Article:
Of course, SmartBuilder wasn’t a SaaS collaboration vendor – it had a SaaS back-end platform, but it was primarily a mobile tool for managing site-based quality management processes. This remains a highly competitive but still quite early stage market (notwithstanding the 10-year involvement, dating back to pre-smartphone days, of Mobile Computing Solutions Priority1 – post). Some of the ‘Premier League’ SaaS vendors have mobile tools in their portfolio, either home-grown or acquired (Conject, for example, bought France’s Wapp6 at the turn of the year), and there may be more M&A activity in this area as SaaS vendors look for strong mobile toolsets that complement their existing SaaS offerings.

Woobius made a virtue of its simplicity, was attractively priced and, designed by architects for architects, won some designer adoption but failed to grow as a platform for use by contractors and other supply chain members. It also faced competition from other lower-priced and SME-oriented entrants to the UK collaboration market (businesses such as Collabor8online and CloudsUK – June 2013 post), and faltered as the key man moved on to other ventures (I have long underlined the importance of a stable and committed management team). Despite interest from potential buyers, a sale could not be agreed by the remaining shareholders, and so its eventual demise comes as little surprise.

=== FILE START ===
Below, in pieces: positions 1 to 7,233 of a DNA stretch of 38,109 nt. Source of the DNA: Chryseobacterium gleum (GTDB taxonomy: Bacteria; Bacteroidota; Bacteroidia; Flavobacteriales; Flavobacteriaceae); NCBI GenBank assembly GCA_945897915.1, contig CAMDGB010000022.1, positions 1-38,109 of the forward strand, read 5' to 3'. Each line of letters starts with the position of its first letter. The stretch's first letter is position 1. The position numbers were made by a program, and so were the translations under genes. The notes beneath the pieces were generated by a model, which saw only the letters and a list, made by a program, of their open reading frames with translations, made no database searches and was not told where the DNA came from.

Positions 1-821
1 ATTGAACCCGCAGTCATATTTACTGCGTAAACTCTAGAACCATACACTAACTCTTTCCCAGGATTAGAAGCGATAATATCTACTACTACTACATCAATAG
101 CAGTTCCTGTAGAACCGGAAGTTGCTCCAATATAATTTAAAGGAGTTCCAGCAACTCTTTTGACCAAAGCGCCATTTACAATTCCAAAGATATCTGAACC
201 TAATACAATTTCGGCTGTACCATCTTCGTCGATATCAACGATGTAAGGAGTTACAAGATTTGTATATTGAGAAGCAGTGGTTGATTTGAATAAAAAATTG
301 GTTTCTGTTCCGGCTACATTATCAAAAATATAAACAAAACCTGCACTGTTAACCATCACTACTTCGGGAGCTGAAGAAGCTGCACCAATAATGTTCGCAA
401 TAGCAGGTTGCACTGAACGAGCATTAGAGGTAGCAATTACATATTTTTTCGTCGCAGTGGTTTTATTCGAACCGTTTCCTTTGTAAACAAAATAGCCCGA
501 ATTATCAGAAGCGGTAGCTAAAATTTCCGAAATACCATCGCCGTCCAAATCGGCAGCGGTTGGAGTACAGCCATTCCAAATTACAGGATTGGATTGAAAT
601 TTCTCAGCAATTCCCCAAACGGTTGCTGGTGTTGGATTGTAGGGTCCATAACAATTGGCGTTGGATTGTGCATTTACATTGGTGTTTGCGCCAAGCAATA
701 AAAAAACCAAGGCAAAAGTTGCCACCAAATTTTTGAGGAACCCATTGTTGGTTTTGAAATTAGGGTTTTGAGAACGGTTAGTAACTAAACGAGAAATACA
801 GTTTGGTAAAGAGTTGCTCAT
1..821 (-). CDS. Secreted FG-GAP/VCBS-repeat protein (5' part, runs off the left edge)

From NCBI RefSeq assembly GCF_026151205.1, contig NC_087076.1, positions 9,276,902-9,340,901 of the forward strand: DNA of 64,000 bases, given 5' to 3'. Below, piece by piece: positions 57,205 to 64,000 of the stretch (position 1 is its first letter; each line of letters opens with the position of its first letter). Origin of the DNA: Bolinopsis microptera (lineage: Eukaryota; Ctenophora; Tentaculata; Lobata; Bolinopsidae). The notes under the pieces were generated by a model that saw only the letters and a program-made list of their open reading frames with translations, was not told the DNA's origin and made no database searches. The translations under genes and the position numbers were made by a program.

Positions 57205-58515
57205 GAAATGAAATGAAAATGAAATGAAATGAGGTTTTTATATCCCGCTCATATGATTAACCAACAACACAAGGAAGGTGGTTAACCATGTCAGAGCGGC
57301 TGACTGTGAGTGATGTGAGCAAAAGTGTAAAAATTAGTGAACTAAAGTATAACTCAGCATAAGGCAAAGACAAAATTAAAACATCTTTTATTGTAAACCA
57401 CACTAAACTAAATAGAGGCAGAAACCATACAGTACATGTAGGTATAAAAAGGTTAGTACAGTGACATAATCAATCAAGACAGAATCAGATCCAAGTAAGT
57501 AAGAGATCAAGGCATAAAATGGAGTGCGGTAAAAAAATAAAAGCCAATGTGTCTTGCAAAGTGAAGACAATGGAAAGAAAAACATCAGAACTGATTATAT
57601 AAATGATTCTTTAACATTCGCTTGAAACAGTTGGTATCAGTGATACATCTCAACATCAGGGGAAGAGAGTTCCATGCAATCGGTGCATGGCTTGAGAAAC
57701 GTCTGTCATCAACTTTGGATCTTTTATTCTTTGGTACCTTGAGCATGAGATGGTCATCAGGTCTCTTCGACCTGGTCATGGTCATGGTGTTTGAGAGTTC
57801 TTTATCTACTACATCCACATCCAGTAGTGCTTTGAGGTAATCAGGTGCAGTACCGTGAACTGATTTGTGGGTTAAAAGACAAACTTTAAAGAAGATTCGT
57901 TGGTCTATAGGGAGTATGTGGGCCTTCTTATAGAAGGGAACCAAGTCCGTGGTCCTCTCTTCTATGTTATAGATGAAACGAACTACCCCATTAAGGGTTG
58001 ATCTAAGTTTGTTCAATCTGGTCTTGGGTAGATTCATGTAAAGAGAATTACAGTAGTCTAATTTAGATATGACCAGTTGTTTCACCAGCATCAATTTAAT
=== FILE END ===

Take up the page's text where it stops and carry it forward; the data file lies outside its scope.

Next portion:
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4 pings

    • Bob Robertson on 17 July 2014 at 1:14 pm

    Hello Paul,

    Interesting premier league analogy. If it were the premier league, in what order do you think the top four would look like? Also, wouldn’t league entry criteria need to be established with the different systems offering different products? Document collaboration is the common denominator but I think that would be unflattering to compare 4projects to conject or Asite as they have products (NEC for instance) functionality which sets them apart from bread and butter document workflow management.

    1. Glib response, of course: “it depends.” To me, our Premier league champions should have both a strong product suite and a road-map that meets identified future needs.

      Document collaboration, as you suggest, has become commoditised, but the vendors have strengths in different, complementary areas. I have long regarded Conject (disclosure: I once worked for BIW, as was) as having a strong position with its project financial cost control functionality, and the NEC-licensed content provider status also helped differentiate them.

      However, 4Projects also had NEC-approved contract management (other vendors provide NEC toolsets too), and if you were looking at future functionality roadmap, 4Projects’ BIM functionality delivered an edge. Mobile is also a key competitive differentiator. Conject upped its game when it acquired Wapp6 at the start of the year, but – at least in the UK – the current industry focus isn’t mobile, it’s BIM, so you need to have a strong proposition in this area. Asite has been building a strong position in both mobile and BIM, and also has experience in e-commerce transaction processing that neither Conject nor 4Projects manage.